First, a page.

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Defined Benefit Pension Schemes

A defined benefit (DB) pension scheme is one where the amount you’re paid is based on how many years you’ve worked for your employer and the salary you’ve earned.

 

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How defined benefit pensions work

Defined benefit pensions pay out a secure income for life which increases each year. You might have one if you’ve worked for a large employer or in the public sector. Your employer contributes to the scheme and is responsible for ensuring there’s enough money at the time you retire to pay your pension income. You can also contribute to the scheme. They usually continue to pay a pension to your spouse, civil partner or dependents when you die.

When can you take your pension?

Most defined benefit schemes have a normal retirement age of 65.

This is usually when your employer stops contributing to your pension and your pension starts to be paid. Depending on your scheme, you might be able to take your pension from the age of 55, but this can reduce the amount you get. It’s also possible to take your pension without retiring. You might also be able to defer taking your pension. This might mean you get a higher income when you do take it. 

 Once your pension starts to be paid, it will increase each year by a set amount (your scheme rules will tell you by how much) for life.

Normal schemes offer a tax-free lump sum; if taken this then usually triggers a reduced pension income, different schemes offer different options. It’s important to review all your options.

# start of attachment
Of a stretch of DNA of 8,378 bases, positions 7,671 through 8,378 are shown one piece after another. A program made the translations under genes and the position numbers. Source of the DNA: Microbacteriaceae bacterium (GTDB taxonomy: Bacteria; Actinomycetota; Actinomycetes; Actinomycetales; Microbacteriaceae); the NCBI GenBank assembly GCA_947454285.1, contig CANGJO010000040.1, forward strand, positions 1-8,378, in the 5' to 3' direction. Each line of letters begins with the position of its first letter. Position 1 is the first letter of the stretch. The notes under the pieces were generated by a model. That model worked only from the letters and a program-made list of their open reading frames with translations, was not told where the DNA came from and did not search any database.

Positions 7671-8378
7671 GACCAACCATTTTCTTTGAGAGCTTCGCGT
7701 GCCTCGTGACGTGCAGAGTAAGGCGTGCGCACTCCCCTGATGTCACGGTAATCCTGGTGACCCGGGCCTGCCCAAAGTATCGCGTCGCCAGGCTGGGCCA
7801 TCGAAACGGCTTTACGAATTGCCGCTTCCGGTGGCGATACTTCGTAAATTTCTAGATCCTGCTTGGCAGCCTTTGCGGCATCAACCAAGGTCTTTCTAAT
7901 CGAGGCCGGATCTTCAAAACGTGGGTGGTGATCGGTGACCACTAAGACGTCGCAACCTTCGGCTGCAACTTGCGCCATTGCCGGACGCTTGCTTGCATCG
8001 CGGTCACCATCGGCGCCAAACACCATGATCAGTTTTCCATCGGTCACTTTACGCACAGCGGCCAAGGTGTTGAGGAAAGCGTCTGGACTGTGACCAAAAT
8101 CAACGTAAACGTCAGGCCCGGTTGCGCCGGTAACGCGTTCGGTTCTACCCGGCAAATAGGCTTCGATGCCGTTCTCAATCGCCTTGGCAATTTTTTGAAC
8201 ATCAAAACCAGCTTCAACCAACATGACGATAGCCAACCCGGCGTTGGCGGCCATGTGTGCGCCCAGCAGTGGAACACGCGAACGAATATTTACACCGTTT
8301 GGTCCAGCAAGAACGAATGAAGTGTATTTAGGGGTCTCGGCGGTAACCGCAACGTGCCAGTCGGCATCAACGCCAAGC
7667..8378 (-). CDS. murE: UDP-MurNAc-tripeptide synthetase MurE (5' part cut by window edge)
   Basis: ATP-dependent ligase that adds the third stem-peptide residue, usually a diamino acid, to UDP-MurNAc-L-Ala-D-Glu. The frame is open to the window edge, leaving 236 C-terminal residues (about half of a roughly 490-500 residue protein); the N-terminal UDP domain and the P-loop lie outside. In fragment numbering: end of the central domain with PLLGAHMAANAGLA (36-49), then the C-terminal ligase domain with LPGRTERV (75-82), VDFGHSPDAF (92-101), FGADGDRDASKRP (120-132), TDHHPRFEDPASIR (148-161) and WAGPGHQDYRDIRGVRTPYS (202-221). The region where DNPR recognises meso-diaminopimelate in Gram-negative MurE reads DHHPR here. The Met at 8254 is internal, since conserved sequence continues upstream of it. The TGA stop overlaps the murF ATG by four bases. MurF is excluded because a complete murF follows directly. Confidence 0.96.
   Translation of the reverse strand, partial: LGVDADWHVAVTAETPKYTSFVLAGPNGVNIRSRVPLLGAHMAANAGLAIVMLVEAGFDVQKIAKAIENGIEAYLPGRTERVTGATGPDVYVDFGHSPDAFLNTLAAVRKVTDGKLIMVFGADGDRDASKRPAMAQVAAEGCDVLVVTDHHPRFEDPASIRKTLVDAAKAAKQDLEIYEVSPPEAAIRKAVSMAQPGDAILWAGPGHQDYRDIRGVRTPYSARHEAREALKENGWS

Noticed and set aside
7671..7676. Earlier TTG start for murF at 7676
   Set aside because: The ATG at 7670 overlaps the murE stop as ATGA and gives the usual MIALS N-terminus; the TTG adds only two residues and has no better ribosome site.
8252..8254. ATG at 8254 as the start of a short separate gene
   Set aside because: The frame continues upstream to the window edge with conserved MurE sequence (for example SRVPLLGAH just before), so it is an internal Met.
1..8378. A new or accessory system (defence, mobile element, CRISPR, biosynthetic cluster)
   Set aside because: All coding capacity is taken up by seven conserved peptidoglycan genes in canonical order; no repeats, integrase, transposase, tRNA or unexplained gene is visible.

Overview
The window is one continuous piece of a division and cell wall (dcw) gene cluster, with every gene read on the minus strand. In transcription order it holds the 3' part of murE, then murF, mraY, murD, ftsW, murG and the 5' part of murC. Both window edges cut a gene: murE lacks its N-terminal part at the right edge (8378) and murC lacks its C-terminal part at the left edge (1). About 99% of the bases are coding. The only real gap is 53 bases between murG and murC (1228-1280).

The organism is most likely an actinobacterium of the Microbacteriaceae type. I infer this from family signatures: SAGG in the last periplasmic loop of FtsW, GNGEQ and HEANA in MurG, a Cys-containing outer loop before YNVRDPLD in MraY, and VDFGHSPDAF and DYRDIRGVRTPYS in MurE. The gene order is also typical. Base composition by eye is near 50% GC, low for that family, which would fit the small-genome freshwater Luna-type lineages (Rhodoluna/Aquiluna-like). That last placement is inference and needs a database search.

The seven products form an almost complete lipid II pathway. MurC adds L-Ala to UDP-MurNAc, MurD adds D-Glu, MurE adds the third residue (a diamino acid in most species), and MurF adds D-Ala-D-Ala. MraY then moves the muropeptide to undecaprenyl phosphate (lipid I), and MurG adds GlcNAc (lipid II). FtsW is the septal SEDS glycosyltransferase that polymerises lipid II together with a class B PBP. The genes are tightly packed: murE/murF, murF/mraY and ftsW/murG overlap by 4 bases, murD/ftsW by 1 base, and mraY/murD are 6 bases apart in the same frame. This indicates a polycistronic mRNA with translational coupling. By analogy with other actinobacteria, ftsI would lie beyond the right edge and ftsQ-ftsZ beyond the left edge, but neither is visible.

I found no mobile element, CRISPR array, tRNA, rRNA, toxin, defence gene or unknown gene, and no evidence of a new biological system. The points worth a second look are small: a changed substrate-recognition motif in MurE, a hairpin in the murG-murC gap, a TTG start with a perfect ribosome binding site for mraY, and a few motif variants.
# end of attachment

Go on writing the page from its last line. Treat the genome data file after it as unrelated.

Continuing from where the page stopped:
Taking your pension as a lump sum
Transferring your defined benefit pension

You might be able to take your whole pension as a cash lump sum (CETV – Cash Equivalent Transfer Value).

If you do this, up to 25% of the sum will be tax-free, and you’ll have to pay Income Tax on the rest.

If you’re in a private-sector defined benefit pension scheme or a funded public sector scheme, you may be able to transfer to a defined contribution pension as long as you’re not already taking your pension and should scheme rules permit this option.

 

Defined contribution pensions can be accessed flexibly from age 55, so this might seem like an attractive option. But if you transfer from a DB pension scheme, you’re giving up valuable benefits and might find yourself worse off, even if your employer offers you incentives to switch.

It’s essential to take advice from a regulated financial adviser who specialises in this type of transfer before you decide. At Imperial, we specialise in this type of transfer. Speak to one of our advisers to find out more.

 

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